Cigar Review: Sanctum by Alec Bradley

Sanctum by Alec Bradley


The Alec Bradley Sanctum Robusto (5 x 52) was acquired while I visited the Alec Bradley booth at the 2015 IPCPR Trade Show in New Orleans, LA. It was blended by Alec Bradley Cigar Company’s Executive Vice-President, Ralph Montero. The word “Sanctum” is defined as “a sacred place, especially a shrine within a temple or church” or “a private place from which most people are excluded.” The Alec Bradley Sanctum is a very special cigar to the company. Perhaps it is perceived that wherever the cigar is smoked it will bring peace and serenity to its smoker. It could be that the cigar is a personal sentiment towards the company’s owner, Alan Rubin.
Alan Rubin started Alec Bradley Cigar Company, named after his two children, Alec and Bradley, after his father sold the family business importing hardware supplies and hurricane shutters in Florida in the mid-1990’s. He began manufacturing his first cigars in 1997 in Honduras with a small company he acquainted himself with at a trade show in 1996. After two years, the resulting outcome proved to be less than satisfying leaving Mr. Rubin $60,000 in debt.
At the turn of the century, Mr. Rubin met Ralph Montero, who had become a cigar industry professional throughout his own path in life. Mr. Montero helped Mr. Rubin start new lines of cigars such as “Occidental Reserve” and “Trilogy.” They received some help from Davidoff’s Henke Kelner with the launch of the “Occidental Reserve” line.
In 2005, Alec Bradley Cigar Company released a new blend called “Maxx.” This creation, along with the interesting triangular-shaped “Trilogy,” helped to boost profits for the struggling company. Consumers began to recognize the Alec Bradley name in cigars.
In 2007, they released their greatest cigar line, “Tempus,” which caused Alec Bradley to gain much popularity amongst cigar connoisseurs and enthusiasts.
Since then, although based out of Dania Beach, FL, Alec Bradley has manufactured other new blends using manufacturers from Honduras, Nicaragua, and the Dominican Republic.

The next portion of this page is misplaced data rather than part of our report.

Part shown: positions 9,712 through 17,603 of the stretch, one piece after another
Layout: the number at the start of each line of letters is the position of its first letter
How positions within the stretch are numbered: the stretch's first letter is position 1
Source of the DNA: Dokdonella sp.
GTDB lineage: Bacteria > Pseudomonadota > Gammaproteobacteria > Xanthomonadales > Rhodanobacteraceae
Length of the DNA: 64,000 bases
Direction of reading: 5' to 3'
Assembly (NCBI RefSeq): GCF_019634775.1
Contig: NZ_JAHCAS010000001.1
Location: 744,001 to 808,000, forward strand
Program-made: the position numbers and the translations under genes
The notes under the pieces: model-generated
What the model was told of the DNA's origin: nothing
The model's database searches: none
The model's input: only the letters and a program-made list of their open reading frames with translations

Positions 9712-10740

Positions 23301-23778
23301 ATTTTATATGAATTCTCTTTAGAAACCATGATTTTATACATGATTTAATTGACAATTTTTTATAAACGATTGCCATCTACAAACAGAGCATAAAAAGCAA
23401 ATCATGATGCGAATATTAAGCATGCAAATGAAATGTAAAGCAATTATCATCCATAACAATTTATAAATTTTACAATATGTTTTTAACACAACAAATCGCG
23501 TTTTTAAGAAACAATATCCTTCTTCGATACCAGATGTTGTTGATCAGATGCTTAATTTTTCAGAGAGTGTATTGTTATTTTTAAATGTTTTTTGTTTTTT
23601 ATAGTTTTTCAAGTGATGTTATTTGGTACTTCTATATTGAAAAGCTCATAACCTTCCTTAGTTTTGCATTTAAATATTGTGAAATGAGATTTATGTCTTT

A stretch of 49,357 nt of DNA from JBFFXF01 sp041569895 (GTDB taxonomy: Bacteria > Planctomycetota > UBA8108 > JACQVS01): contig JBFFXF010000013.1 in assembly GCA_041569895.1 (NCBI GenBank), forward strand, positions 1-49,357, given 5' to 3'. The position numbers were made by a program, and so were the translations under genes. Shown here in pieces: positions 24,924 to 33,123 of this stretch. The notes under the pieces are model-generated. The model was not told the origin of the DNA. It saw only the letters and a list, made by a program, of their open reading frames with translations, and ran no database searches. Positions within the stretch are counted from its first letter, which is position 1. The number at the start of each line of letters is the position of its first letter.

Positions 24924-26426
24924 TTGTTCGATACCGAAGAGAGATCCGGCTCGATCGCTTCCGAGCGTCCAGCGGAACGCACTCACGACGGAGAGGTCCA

The company achieved Cigar Aficionado’s #1 rating in 2011 with their Prensado line skyrocketing the brand to world-renowned popularity.
It isn’t known why the name “Sanctum” was chosen for this blend. There are many reasons behind it. The Alec Bradley Sanctum may very well become the next top-rated sanctum cigar, or in hopes of. Let’s take a look at what makes this four-country cigar so special: it consists of a Honduran Corojo wrapper with a Costa Rican binder followed by fillers from Columbia, Honduras, and Nicaragua. They are manufactured in four sizes: Robusto (5 x 52), Toro (6 x 52), Gordo (6 x 60), and Double Gordo (8 1/2 x 60.) They are packaged in beautiful boxes of 20 cigars.

The Review

Today, we’ll be reviewing the Robusto size. After 5 months of humidor time it’s ready to come out and play. The wrapper has a nice light brown/tan color with no veins. The seams are very tight. It is silky smooth to the touch as my fingers graze across the wrapper leaf. Upon squeezing, the cigar is hard with very minimal softness to it. I don’t want to squeeze too hard and cause the wrapper to crack. The wrapper smells of wood and leather. The open foot has an aroma of tobacco and wood. The straight cutter was used and went straight through without a hitch. The cold draw is bringing sweet tobacco, leather, and pepper to the palate. It includes a double band. The top band is very intricate with designs in gold, white, black, and red. The front displays “Alec Bradley” in white lettering in a black strip of background on the top of the band while the bottom is something similar. The bottom has the word “Sanctum” in white lettering in a black strip of background. In the center is a red oval containing the white letters “AB” and a white 4-point crown above the “AB” in the center of the red oval. The red oval is surrounded by intricate designs in white and gold coloring. Above the “Alec Bradley” inscription are the Roman Numerals “XCVI” in white lettering inside of a small black background design. There are identical structures appearing to be castles flanking either side of the front portrait of the band. Where the ends of the band meet there are designs of birds standing on tree limbs with wings out. Back to the front of the band, there are words in each of the four corners spelling out “Created For Those Special Moments.” Underneath the presenting band is a single pure black shiny secondary band with no design on it. Let’s light up!